The Flexionater can generate loads from zero to several hundred foot-pounds of torque to accommodate the specific mechanical characteristics of...
THE PROBLEM: STIFF AND FROZEN JOINTS
Approximately 5-10 % of people fail to recover normally after a significant trauma or injury to a joint (e.g. knee, shoulder) despite superior operative skills and superior and appropriate conventional rehabilitation. These people have an abnormal tissue reaction called “arthrofibrosis”. Excessive scar formation within the joint causes persistent or progressive joint stiffness.
When unrecognized or ineffectively treated, joint stiffness due to arthrofibrosis can result in a condition of stiff joints, or stiff knees, and also called adhesive capsulitis, commonly referred to as “frozen shoulders”. Arthrofibrosis is often the underlying cause or permanent impairment of normal motion in shoulder, elbow, knee, and ankle accompanied by chronic pain and functional disability.
Practically speaking, frozen joints make it difficult to for people to perform activities or normal everyday life, especially walking, driving, managing their responsibilities at home, and doing their jobs.
Subsequent efforts to correct the problem can be costly to healthcare system and frustrating for the patient at a minimum.
USUAL TREATMENT: SEQUENCE OF REHABILITATION EFFORTS
High risk patients who have had major tissue trauma from severe injuries to joints (fractures, dislocations) or surgery (total joint replacement, rotator cuff repair, anterior cruciate ligament reconstruction) should be carefully monitored during the initial phases of conventional treatment to identify lack of appropriate progress.6 If an abnormal recovery pattern persists despite appropriate physical therapy and a home exercise regimen, more aggressive treatment is required. There are limited options typically used in this sequence:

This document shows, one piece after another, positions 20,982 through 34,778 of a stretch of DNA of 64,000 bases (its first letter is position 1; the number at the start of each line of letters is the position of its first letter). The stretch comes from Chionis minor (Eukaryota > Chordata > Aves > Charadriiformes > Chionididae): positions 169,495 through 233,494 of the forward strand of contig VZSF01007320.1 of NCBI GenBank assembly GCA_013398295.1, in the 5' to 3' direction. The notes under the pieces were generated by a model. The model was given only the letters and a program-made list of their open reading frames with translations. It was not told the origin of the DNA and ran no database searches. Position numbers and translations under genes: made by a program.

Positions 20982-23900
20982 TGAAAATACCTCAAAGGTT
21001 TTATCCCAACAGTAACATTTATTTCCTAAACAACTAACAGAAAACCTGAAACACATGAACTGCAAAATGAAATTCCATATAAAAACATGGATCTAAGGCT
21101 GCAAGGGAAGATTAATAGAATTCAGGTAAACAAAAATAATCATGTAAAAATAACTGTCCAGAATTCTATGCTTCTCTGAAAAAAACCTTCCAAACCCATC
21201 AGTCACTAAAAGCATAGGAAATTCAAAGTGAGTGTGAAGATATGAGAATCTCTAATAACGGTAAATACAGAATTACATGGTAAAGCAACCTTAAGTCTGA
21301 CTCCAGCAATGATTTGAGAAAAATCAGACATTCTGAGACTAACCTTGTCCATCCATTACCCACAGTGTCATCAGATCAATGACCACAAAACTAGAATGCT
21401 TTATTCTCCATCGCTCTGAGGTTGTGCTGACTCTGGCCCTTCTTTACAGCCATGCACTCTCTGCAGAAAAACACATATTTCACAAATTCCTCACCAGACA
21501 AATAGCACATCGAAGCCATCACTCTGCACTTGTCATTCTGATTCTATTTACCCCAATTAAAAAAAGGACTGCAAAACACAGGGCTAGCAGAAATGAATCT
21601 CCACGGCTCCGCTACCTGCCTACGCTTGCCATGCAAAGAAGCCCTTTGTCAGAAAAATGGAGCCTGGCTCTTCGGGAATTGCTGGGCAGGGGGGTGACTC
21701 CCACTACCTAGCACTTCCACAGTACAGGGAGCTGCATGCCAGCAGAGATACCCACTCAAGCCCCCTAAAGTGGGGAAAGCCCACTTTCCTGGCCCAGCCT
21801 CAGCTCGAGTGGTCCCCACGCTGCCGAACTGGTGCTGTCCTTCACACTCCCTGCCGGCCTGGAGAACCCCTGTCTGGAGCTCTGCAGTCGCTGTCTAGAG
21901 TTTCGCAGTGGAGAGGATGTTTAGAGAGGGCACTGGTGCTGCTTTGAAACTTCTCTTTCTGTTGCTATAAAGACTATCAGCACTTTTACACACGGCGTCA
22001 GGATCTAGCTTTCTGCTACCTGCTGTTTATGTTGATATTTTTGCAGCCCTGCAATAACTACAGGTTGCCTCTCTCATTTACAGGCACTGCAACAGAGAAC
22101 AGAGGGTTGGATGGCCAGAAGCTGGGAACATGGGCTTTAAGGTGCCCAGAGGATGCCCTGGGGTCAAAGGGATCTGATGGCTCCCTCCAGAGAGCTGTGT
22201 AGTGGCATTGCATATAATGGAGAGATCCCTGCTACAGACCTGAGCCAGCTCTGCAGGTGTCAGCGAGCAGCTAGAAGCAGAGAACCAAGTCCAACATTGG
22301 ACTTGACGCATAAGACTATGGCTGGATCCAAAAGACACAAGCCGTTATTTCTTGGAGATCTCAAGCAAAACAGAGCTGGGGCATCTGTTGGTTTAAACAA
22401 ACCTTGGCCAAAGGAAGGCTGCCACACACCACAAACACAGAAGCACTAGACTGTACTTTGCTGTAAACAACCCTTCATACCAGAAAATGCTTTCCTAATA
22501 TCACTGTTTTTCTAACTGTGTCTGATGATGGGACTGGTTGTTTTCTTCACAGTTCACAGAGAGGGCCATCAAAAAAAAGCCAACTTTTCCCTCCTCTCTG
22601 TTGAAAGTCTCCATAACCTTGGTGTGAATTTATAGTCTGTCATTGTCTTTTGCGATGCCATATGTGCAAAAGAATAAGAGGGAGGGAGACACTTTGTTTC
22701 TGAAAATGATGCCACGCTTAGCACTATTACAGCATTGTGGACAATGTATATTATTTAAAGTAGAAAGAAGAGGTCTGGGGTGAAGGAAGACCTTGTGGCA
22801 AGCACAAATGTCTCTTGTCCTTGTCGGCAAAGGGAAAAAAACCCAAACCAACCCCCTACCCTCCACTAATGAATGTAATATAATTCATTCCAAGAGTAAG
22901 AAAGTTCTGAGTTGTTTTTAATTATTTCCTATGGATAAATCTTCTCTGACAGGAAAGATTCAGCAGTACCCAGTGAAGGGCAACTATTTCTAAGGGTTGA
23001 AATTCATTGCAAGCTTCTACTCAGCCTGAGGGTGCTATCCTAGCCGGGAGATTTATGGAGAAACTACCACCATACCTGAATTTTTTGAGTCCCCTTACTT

- Forceful physical therapy manipulation and stretching is often the first choice, but sometimes may threaten the integrity of surgical reconstruction or cause painful flare ups and rebound stiffness.8,11 Painful physical therapy can also reduce patients’ willingness to comply with treatment and prolong their use of narcotics.
- Supplementing therapy with a patient-controlled mechanical stretching device for home use can restore range of motion1,3,4 and build patients’ confidence in their ability to help themselves – but only if the device is effective and actually used. Low intensity stretch devices are often prescribed and lower cost, but patient compliance and outcomes are questionable for severe motion loss patients. Using a more powerful ERMI device here often avoids the need for any further treatment.
If joint stiffness and motion loss persist, manipulation under anesthesia or surgery to lyse adhesions may be performed. These procedures are costly and can trigger another cycle of trauma followed by abnormal scarring. In 20-25% of cases, the procedures are unsuccessful and more treatment is required.2,5,8,11
- Branch et al., American Journal of Orthopaedics, April 2003.
- Christensen et al., Journal of Arthroplasty, 2002
- Dempsey et al., American Journal of Physical Medicine and Rehabilitation, March 2011.
- Dempsey et al. Sports Medicine Arthroscopy, Rehabilitation, Therapy & Technology, October 2010.
- Haidukewych et al., Journal of Arthroplasty, 2005
- Heckmann et al., 2007 Annual Meeting & Symposium, Georgia Athletic Trainers Association, 2007.
- Huberty et al., Arthroscopy, 2009.
- Loew et al., Journal of Shoulder and Elbow Surgery, 2009
- Magit et al., J Amer Acad Orthop Surg, 2007
- Papotto and Mills, Journal of Orthopaedic Nursing, January/February 2012.
- Pariente et al., Surgical Technology International, 2006
- Stephenson et al. Current Medical Research & Opinion, May 2010
- Stephenson et al., Data on file with ERMI, Inc., January 2009.
- Uhl & Jacobs. Journal of Arthroplasty, March 2011.
- Wolin et al. 2010 Annual Meeting, American Academy of Orthopaedic Surgeons, February 2010.